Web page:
|US5881311||Jun 5, 1996||Mar 9, 1999||Fastor Technologies, Inc.||Data storage subsystem with block based data management|
|US5884027||Jun 5, 1997||Mar 16, 1999||Intel Corporation||Architecture for an I/O processor that integrates a PCI to PCI bridge|
|US5889965||Oct 1, 1997||Mar 30, 1999||Micron Electronics, Inc.||Method for the hot swap of a network adapter on a system including a dynamically loaded adapter driver|
|US5892898||Oct 4, 1996||Apr 6, 1999||Honeywell, Inc.||Error management system for supporting the identification and logging of error messages|
|US5892928||Oct 1, 1997||Apr 6, 1999||Micron Electronics, Inc.||Method for the hot add of a network adapter on a system including a dynamically loaded adapter driver|
|US5898846||Dec 8, 1997||Apr 27, 1999||Kelly; Michael||CPU interconnect system for a computer|
|US5898888||Dec 13, 1996||Apr 27, 1999||International Business Machines Corporation||Method and system for translating peripheral component interconnect (PCI) peer-to-peer access across multiple PCI host bridges within a computer system|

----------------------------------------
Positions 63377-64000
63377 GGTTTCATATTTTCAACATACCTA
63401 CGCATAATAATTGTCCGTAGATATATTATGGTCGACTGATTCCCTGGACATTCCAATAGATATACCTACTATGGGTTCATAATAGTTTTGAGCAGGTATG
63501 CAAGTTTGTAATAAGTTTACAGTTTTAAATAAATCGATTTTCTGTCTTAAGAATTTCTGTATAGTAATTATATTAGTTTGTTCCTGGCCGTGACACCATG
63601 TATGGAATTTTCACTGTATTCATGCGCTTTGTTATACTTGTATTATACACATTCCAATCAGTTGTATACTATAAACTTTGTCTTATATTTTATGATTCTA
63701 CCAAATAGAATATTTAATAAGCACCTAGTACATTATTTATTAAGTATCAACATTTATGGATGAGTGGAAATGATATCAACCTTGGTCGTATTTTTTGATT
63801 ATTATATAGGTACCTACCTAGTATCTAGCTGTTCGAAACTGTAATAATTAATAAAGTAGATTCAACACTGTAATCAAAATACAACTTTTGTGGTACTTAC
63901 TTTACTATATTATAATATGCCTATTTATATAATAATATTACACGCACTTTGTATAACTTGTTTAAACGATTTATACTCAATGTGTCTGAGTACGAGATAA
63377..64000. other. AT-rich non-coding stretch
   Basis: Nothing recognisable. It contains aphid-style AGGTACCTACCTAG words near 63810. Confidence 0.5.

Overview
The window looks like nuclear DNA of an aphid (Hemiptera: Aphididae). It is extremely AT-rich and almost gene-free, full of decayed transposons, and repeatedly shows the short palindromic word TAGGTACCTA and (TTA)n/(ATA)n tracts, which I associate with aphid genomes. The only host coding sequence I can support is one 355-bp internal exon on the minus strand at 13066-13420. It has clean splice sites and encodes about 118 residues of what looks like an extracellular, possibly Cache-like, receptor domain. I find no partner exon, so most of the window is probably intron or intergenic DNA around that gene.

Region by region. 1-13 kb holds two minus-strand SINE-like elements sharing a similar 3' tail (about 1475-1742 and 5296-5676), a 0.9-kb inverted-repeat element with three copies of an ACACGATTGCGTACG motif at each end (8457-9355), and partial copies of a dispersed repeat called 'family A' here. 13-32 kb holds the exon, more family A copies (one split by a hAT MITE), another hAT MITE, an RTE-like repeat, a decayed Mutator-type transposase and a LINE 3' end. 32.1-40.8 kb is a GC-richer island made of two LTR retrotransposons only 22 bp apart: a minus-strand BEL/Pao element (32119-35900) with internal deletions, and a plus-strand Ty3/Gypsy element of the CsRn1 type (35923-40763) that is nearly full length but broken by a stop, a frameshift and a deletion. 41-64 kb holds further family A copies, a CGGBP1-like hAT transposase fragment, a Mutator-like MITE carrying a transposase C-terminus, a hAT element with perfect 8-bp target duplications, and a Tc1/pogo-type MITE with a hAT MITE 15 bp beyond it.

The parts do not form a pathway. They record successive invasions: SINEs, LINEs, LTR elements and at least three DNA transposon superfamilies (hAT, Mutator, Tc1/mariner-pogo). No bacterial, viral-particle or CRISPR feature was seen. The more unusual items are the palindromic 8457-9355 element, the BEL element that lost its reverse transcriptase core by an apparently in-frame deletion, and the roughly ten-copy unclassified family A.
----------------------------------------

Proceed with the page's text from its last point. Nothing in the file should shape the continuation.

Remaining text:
|US5905867||Nov 12, 1996||May 18, 1999||The United States Of America As Represented By The Secretary Of The Navy||Apparatus for monitoring environmental parameters at network sites|
|US5907672||Oct 4, 1995||May 25, 1999||Stac, Inc.||System for backing up computer disk volumes with error remapping of flawed memory addresses|
|US5909568||Sep 3, 1996||Jun 1, 1999||Apple Computer, Inc.||Process and apparatus for transferring data between different file formats|
|US5911779||Mar 31, 1997||Jun 15, 1999||Emc Corporation||Storage device array architecture with copyback cache|
|US5913034||Aug 27, 1996||Jun 15, 1999||Compaq Computer Corp.||Administrator station for a computer system|
|US5918057||Mar 20, 1997||Jun 29, 1999||Industrial Technology Research Institute||Method and apparatus for dispatching multiple interrupt requests simultaneously|
|US5922060||Dec 31, 1996||Jul 13, 1999||Compaq Computer Corporation||Expansion card insertion and removal|
|US5930358||Mar 13, 1997||Jul 27, 1999||Mitsubishi Chemical America, Inc.||Storage device having a nonvolatile memory for storing user changeable operating parameters|
|US5935262||Jun 9, 1995||Aug 10, 1999||Canon Information Systems, Inc.||Outputting a network device log file|